In response to a piece from Herald columnist John Roughan, the Drug Foundation’s Executive Director Ross Bell argues that public health and safety should be our starting point for debate on drug law reform, not the cost of enforcing the law.
Legalising and regulating cannabis is something John Roughan says would be like reliving the bad early days of the ill-fated Psychoactive Substances Act. But what happened after the passing of the Act in 2013 is a bad predictor of the prospects for drug law reform.
When outlets selling “legal highs” were drastically cut overnight we witnessed people congregating outside the few stores still selling the substances. The public outrage was palpable. It was a classic PR disaster. Public education about the purpose of the Act was sorely missing and a beleaguered regulatory authority struggled to put proper rules in place.
To assuage the public, MPs amended the Act, making it unworkable. Sadly, we are now reaping the results of this. Rather than low harm substances being regulated for sale with government oversight, all substances are illegal.
The result is a myriad of novel psychoactive substances now for sale on the black market, where their safety cannot be assessed. As was extensively reported last year, some of these new drugs are deadly.
The other law covering illicit drugs is the Misuse of Drugs Act. This was written in 1975 to deter people from using drugs like LSD, heroin, cocaine and cannabis. It is just not working. Every year thousands of people are convicted for possessing or using drugs, but New Zealand still has some of the highest rates of use in the world. Police, many MPs and researchers all say that we can’t arrest our way out of this situation.
Fortunately, we have plenty of examples to draw on of countries that have reformed their drug laws. None of the dire things predicted have come to pass.
The Drug Foundation – established by doctors in 1989 – argues there is a strong case for significant law reform. This will take more than changing the status of cannabis.
Building on the Law Commission’s 2011 recommendations to amend the Misuse of Drugs Act (1975), we argue the current law should be replaced with one focused on health.
There are three pillars.
The first of three is the removal of criminal penalties for possession or use of ANY drug.
This is what we mean by decriminalisation. A caution would be issued by Police if they come across someone using drugs. A referral for a health intervention would be part of this.
Police could then concentrate on serious crime, including the supply of dangerous drugs, and people could get help early before their drug use becomes a serious problem. Conviction and punishment is restricted to those supplying drugs.
With lower risk cannabis, we call for a different approach – legalisation rather than decriminalisation. It would be legal to grow, sell or use cannabis, within a carefully regulated market. Measures would be taken to protect young people and keep health protections central.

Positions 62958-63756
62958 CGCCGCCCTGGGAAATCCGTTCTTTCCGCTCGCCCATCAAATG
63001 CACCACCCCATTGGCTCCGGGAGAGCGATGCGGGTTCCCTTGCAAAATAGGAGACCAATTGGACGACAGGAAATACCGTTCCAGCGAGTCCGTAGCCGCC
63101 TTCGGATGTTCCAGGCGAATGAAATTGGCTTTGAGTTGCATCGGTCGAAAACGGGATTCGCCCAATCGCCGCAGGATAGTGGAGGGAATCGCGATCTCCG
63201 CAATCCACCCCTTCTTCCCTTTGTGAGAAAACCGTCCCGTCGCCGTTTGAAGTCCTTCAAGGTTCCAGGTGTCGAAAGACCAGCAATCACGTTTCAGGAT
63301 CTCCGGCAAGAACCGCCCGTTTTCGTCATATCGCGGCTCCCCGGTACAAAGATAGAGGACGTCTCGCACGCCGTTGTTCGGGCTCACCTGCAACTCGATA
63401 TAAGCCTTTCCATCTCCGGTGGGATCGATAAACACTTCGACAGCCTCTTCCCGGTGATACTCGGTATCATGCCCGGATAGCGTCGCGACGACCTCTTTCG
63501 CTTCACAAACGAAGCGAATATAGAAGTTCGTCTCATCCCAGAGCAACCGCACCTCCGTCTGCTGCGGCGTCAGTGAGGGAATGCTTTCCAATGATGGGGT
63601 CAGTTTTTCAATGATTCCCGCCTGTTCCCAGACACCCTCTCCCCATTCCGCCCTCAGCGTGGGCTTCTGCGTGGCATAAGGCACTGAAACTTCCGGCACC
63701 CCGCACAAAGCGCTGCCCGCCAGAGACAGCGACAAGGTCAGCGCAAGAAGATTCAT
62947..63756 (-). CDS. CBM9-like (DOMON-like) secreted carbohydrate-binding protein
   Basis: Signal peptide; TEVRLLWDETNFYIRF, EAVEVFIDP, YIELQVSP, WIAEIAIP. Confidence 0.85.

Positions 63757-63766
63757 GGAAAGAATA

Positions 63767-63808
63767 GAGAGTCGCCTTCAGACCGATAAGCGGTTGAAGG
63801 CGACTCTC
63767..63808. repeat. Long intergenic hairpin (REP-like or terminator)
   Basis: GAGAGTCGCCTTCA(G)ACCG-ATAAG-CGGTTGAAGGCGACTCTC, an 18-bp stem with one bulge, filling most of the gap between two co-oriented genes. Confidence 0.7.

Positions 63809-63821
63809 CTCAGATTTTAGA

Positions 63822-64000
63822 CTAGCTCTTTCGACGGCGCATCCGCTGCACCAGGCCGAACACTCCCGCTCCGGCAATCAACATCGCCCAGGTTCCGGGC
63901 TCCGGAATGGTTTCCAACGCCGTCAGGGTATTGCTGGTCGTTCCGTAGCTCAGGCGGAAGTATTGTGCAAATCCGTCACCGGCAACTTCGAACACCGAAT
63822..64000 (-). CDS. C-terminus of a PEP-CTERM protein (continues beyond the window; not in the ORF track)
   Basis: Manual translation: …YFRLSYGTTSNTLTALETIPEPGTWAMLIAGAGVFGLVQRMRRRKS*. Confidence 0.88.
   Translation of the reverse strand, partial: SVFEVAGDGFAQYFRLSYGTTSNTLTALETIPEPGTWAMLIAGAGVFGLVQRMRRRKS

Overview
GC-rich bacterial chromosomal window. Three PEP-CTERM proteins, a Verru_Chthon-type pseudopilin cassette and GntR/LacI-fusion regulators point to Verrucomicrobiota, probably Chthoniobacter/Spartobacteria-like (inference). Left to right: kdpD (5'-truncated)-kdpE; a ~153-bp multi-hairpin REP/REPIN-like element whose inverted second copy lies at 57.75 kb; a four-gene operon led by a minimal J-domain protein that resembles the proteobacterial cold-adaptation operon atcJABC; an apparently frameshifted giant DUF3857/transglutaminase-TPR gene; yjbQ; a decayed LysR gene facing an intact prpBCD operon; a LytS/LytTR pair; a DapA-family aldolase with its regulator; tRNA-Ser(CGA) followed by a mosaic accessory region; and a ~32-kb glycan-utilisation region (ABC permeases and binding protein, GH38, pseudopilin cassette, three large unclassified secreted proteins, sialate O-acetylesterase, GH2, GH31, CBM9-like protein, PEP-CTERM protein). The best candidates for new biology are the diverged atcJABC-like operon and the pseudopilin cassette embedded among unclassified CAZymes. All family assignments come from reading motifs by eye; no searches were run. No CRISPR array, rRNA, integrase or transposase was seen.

The finer detail requires thorough debate.
The cost of enforcing these regulations shouldn’t be seen as an obstacle to sound policy. For instance, under a legal model the costs of administering regulations can be recovered through a levy on sales.
As a society we regulate many things that are risky, including alcohol sales, tobacco use, sky diving, the list goes on. Even if we don’t agree with the choices some people make, a caring society looks out for everybody, including those that use drugs. The suggestion that people are on their own if they do this is devoid of the compassion we so desperately need.
In our proposal Whakawātea te Huarahi: a model drug law to 2020 and beyond, we show that in countries which reformed their drug laws significant public health and safety gains have been made. This is why Canada is just months away from allowing legal cannabis sales to adults.
The first two pillars will only work if the third is implemented: increase funding and capacity of those delivering education, prevention and treatment.
In the lead-up to the referendum on cannabis, we look forward to debating workable solutions that put health and safety first.
Ross Bell, NZ Drug Foundation Executive Director
New Zealand Drug Foundation
Whakawātea te Huarahi – A Model Drug Law to 2020 and Beyond (July 2017)
The way New Zealand responds to drugs is not keeping up with a changing world. A move to treating drug use as a health issue rather than a criminal one is long overdue. In July 2017 the Drug Foundation released Whakawātea te Huarahi, a bold roadmap for drug law reform in Aotearoa New Zealand.
The model drug law is based on evidence and research from New Zealand and around the world about the best way to reduce the harms caused by both drugs and our current drug law.